A new hope for Harper Woods

Once the focal point of activity in Harper Woods, Eastland Center mall now sits almost entirely deserted. But on the evening of August 27, the mall's parking lot bustled in a way it hadn't in years – but not with cars or shoppers. The weekly Slow Roll bike ride used Eastland as its endpoint for the first time.


"It was like the good old days of Eastland at Christmastime, probably times two," says Harper Woods mayor Kenneth Poynter. "It was jam-packed."


The Slow Roll event was a one-off, but it also means a lot to Harper Woods. As the city's housing values have risen and its population has diversified, Harper Woods has seen ongoing challenges in revitalizing Eastland and its commercial real estate rates. The mall will go to auction on Oct. 9 with a starting bid of just $500,000, according to the Detroit Free Press.
Harper Woods Mayor Kenneth Poynter. Photo by David Lewinski.

But both city staff and residents have responded to those challenges in a variety of ways, including re-energizing a community of local volunteers, plotting a revitalization of the commercial corridor along Kelly Road, and beginning to envision a very different future for Eastland.


Poynter, who has lived his entire life in Harper Woods with the exception of his college years, says he hopes more people will be drawn to the city's large lots, strong community, and affordable access to downtown Detroit.


"This is the ideal place to live, and I can't understand why people have been overlooking it for so long," he says

"Times have changed"


In recent years Harper Woods has undergone a major transformation both in citizen community engagement and relations with neighboring communities.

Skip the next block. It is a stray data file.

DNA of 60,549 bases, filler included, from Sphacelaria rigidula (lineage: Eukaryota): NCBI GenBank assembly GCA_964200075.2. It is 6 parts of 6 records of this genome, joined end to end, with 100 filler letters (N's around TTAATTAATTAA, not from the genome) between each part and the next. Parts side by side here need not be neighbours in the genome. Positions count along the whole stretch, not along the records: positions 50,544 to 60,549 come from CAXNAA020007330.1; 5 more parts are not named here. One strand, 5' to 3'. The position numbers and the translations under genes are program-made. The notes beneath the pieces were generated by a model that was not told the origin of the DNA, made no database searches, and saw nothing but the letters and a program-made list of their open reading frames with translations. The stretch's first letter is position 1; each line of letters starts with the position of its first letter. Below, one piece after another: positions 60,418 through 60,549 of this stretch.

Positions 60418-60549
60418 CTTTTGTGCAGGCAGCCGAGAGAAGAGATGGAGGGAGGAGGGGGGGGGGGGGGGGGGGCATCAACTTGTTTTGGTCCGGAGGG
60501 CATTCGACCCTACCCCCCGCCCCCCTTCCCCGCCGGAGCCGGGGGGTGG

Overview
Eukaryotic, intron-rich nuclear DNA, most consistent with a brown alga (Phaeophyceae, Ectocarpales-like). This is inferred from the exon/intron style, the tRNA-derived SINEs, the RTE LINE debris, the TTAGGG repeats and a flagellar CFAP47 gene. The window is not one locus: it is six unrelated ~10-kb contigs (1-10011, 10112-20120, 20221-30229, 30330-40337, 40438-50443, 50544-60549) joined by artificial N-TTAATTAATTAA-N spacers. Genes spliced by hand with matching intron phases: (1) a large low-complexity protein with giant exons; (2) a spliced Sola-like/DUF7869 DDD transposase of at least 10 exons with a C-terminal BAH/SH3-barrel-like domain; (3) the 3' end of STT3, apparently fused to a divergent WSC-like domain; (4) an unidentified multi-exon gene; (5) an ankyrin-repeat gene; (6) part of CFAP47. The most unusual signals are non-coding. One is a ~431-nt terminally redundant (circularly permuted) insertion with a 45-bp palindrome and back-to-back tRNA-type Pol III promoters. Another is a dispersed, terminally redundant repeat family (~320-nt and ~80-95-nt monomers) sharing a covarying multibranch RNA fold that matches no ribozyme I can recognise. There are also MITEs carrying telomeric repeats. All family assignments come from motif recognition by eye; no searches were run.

In 2017 the city adopted a Neighborhoods Improvement Plan (NIP), which was the culmination of a series of public meetings that sought residents' input on what they loved and what they wanted to change in their community.


Several resident-led volunteer committees have since formed to advance the plan's goals. Margrit Poynter, who is married to Kenneth Poynter, is involved in the special events committee.


"It's been a great experience for me to meet people and to understand how much we are the same and how we want the same things," she says. "Instead of being frustrated, I can get involved. And when I am involved, I feel more empowered and I feel better."


Harper Woods economic and community development director Tyrone Hinton says the NIP and the meetings that created it are truly representative of the city's changing demographics. The city's African-American population nearly quadrupled between the 2000 and 2010 Census counts. White and black residents made up nearly equal proportions of Harper Woods' population in 2010, as opposed to the 85 percent white, 10 percent black population recorded in 2000.


"The beautiful thing that happened was that the old-timers, primarily Caucasian, were introduced to the newcomers, primarily African-American," Hinton says of the NIP meetings. "It's been a magical kind of thing since then."


Kenneth Poynter says that's one positive sign of an increasingly "more integrated" community – a fact also exemplified by shifting relations between Harper Woods and the Grosse Pointe communities to its east.